Psychologist obsessed with Hollywood actress dies in museum

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Ava Gardner glamour shot in the 1940's

Smithfield, North Carolina, Aug. 15, 1989: Clinical psychologist Dr. Tom Banks, 62, suffered a stroke here Monday afternoon and fell to the floor he was sweeping inside the unusual museum he spent a lifetime creating, still clutching his broom. In death, he was surrounded by movie posters and paraphernalia of his nearly 50 year obsession with Hollywood actress and superstar of the 1940’s and 50’s, Ava Gardner. His museum is simply called “Ava.”

Dr. Banks left this area in 1945 to attend college, then, to serve in the Navy and, finally, to practice psychology for 38 years in Pompano Beach, Florida. He married, was successful, and—by all accounts—lived a happy life.

Throughout his career, Dr. Banks would often return to the area, maintaining ties to friends and relatives and adding memorabilia to his obsession—to include the purchase Ava’s childhood home which was her mother’s rundown boarding house. Dr. Banks developed probably the largest single collection of memorabilia of any Hollywood celebrity in history. Of course, the question so often asked is: Why was the psychologist obsessed with the actress?

Ava Gardner

A young Ava, the way she looked in secretarial school, before Hollywood transformation last marriage to Frank Sinatra was the most meaningful to her. She always says Sinatra is the “love of my life.” When they divorced in 1954, the sharecropper’s daughter left America to live in Spain and later in London, England, where she resides today. She never remarried. Dr. Banks and his wife have met with Ava many times over the years. Ava was flattered by the museum, but, self-effacing, saying she felt a “simple movie star” didn’t deserve a museum. To emphasize how self-effacing this major star is, she often tells friends, “Deep down inside, I’m pretty superficial.”

His wife of 35 years, Lorraine, explained Dr. Banks’ obsession this way: “When he was 12 years old in 1939, he and his friends would hang out at a bus stop where girls would catch the bus at a local secretarial school.  The boys pestered them daily.  One day, one of the girls—the most attractive of the 18 year olds—had had enough. She chased Tom, tackled him, and planted a big lipstick kiss on his 12 year old cheek. Well, that definitely stopped the boys from aggravating them anymore.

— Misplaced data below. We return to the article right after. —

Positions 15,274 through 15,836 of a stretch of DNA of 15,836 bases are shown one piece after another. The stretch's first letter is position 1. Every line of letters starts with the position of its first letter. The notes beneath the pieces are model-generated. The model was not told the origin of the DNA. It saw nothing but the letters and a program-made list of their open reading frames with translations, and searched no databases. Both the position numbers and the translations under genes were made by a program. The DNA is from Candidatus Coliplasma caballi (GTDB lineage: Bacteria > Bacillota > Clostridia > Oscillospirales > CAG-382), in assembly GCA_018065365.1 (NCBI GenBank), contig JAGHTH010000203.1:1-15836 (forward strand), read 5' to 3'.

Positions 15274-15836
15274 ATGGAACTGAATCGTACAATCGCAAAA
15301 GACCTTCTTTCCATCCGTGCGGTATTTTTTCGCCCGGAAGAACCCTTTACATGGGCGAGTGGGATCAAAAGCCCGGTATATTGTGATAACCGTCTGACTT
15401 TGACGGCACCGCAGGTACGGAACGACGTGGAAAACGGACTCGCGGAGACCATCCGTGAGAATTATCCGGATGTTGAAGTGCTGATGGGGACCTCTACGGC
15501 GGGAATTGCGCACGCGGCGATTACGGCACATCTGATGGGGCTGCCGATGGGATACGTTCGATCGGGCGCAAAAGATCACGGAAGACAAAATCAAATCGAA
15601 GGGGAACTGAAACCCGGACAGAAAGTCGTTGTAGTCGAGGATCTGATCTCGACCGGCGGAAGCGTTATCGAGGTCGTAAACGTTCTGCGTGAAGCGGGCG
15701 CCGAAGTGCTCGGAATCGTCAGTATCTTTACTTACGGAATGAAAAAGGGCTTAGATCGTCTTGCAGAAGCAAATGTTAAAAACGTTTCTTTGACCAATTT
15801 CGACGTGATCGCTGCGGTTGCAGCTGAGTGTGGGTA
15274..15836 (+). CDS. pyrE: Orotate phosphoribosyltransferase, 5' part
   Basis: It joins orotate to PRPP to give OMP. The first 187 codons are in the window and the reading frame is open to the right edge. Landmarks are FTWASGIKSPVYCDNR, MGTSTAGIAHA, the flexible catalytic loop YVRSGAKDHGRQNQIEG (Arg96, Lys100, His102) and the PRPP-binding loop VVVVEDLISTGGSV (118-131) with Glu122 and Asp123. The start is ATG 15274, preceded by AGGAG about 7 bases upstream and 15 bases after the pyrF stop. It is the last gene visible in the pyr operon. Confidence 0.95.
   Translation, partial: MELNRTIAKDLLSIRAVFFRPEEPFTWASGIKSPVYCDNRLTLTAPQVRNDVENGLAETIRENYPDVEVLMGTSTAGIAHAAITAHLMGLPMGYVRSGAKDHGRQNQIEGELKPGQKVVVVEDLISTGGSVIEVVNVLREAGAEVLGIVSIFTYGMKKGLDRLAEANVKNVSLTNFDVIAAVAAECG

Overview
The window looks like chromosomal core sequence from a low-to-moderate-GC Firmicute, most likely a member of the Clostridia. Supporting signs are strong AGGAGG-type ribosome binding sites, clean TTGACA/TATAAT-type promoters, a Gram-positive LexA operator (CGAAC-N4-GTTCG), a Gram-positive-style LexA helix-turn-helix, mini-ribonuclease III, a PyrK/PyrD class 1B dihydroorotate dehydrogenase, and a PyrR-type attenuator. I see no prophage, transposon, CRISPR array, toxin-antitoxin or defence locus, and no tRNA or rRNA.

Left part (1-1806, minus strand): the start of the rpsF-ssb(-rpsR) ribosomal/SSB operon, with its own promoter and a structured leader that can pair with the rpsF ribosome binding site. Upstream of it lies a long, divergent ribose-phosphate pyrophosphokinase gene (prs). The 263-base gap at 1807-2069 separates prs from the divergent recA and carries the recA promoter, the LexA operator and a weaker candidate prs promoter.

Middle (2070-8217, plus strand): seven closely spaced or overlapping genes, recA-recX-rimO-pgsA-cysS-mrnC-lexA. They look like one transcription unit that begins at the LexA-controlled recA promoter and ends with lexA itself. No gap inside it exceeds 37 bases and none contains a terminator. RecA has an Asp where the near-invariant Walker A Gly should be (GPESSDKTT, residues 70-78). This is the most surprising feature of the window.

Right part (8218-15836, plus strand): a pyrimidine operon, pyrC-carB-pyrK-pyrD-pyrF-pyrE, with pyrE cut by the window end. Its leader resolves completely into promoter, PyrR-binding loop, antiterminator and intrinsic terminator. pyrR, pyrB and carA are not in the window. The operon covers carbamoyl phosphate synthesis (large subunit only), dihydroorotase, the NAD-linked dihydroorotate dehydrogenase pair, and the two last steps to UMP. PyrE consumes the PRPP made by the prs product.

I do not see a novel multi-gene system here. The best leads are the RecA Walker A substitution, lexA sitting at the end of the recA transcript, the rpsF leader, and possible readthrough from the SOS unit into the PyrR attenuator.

Two years later, in 1941, Tom saw a picture of the girl who had kissed him that fateful day in the local newspaper.  Ava Gardner-who was born a tobacco sharecropper’s daughter in a shanty outside the city limits called “Grabtown” –  had signed a big movie contract with MGM and was headed for Hollywood. Well, that was it. Tom never stopped collecting everything pertaining to Ava.”

Of course, the incredibly beautiful and talented Ava Gardner went on to become one of the most popular movie actresses of all time, appearing in 61 movies. Ava married multiple times, but her

Dr. Banks retired to the Smithfield area just weeks prior to his death on Monday. He is survived by his wife, Lorraine. They had no children. He will be cremated.


A portion of Dr. Banks’ ashes were scattered on the front lawn of Ava’s childhood home which he owned. Lorraine, Dr. Banks’ wife, donated the “Ava” Museum to the City of Smithfield a few months after his death. A half-million dollars has now been spent renovating it. Thousands of visitors still go through it each year.

Ava Gardner died in London on January 25, 1990, about the time the museum was donated to the city of Smithfield. A surprise to many, Frank Sinatra paid all of Ava’s medical bills the last two years of her life and paid for her funeral. Ava’s life came full circle; after all the glitz and glamour life had to offer, she was buried in tiny Smithfield on the old family plot next to her mom and dad. Lorraine herself died a year later in 1991.

Obviously, Hollywood too can create its own brand of Southern Memories.

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